This history of upheaval suggests that China is:
- Prone to a ‘divide and conquer’ stratagem, where subgroups of the Han Chinese, with their different dialects, can be led by warlords, ‘secret societies’ or religious groups.
- China’s poor and uneducated, with ‘nothing to lose’, can be easily persuaded to rebel as a way out of their misery.
- Once there is internal conflict, China will be weakened and will again be ‘picked off’ by foreign powers.
As a result the Chinese government will:
- Not tolerate any attempts at weakening its single party rule. This includes any ‘pro-democracy’ activity or organised religions. They view harsh political repression as inconsequential compared to the risks of another ‘hundred years of humiliation’ recurring.
- Seek to provide economic well-being for its people, so that they will have ‘something to lose’ and thus earn their support.
China used its export industry, domestic urbanisation, infrastructure developments and industrialisation in the 1980s-2000s to give its economy the critical mass to move to the next phase.
China has noted that Western countries also ‘sacrificed’ their environment to achieve this critical mass (recall British society portrayed by Charles Dickens on the mid 1850s, on pollution, child labour, etc. This was at the same time that Great Britain was building its empire in the Far East).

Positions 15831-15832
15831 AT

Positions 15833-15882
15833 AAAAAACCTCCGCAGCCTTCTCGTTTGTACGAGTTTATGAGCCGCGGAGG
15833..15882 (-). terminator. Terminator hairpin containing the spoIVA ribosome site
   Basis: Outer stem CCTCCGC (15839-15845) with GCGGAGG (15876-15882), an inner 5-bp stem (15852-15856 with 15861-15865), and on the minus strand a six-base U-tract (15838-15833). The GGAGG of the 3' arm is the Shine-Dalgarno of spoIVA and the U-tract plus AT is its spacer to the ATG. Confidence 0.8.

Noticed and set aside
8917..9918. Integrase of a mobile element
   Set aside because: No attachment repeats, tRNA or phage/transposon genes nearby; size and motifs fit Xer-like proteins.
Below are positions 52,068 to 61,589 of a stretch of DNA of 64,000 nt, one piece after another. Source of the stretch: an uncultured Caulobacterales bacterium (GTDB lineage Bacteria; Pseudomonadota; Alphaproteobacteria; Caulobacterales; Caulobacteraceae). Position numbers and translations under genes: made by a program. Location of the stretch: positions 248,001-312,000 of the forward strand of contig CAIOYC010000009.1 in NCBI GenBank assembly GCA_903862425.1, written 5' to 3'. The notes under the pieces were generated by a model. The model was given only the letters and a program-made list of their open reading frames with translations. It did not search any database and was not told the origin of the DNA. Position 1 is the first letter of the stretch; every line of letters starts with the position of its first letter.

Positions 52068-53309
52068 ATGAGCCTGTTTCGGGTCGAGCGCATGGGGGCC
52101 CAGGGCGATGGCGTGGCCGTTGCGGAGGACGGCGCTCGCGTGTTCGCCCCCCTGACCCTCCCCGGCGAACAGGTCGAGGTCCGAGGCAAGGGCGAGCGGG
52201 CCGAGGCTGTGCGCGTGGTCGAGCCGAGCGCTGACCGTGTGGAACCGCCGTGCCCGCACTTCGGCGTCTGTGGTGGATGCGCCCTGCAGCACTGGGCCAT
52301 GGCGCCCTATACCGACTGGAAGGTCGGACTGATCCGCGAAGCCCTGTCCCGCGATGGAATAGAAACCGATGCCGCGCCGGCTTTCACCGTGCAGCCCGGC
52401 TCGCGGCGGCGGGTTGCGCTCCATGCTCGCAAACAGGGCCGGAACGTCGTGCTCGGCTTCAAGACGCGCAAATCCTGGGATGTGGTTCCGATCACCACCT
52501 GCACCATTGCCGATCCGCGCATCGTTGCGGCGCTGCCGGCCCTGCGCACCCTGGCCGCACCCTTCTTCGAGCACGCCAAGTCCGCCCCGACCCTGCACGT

This new economic phase in China involves the expansion of its consumption, technology and services economy.
It has noted the failure of Japan’s ‘Zaibatsu’ or giant conglomerates, to provide a sustainable economic path during the 1990s.
So it is encouraging mass entrepreneurship (i.e. small businesses) and ‘down-sizing’ its giant state owned enterprises (SOEs).
For mass entrepreneurship to succeed, the ‘rule of law’ is required to build a ‘level playing field’ where small business owners feel they will have a fair chance of succeeding.
So the crackdown on corruption in China will continue until this ‘rule of law’ is well established.
China’s risk is that it has to ‘rule by law’, (excessive red tape) because its people do not observe the rule of law. This is based on the premise that the ‘rule of law’ functions most effectively when the ‘Golden rule’ is observed. The Golden rule is to “Do to others as you would like them to do to you.’
This ‘Golden rule’ is weak in China given its history of suffering. It is manifested in the saying ‘you die, not my problem.’ (In 1840s-1970s, when your entire neighbourhood is dying due to poverty, famine and war, ….it is hard to care for ‘your neighbour’ as you would want them to care for you….since neither has any resources)
FOMO is strong in society. The ‘fear of missing out’ (Kaisu in the Hokkien dialect), is the fear of losing out on an opportunity, to always try to get ahead before others. It is reflected in the momentum trading style of retail Chinese investors and is derived from China’s recent history of deprivation.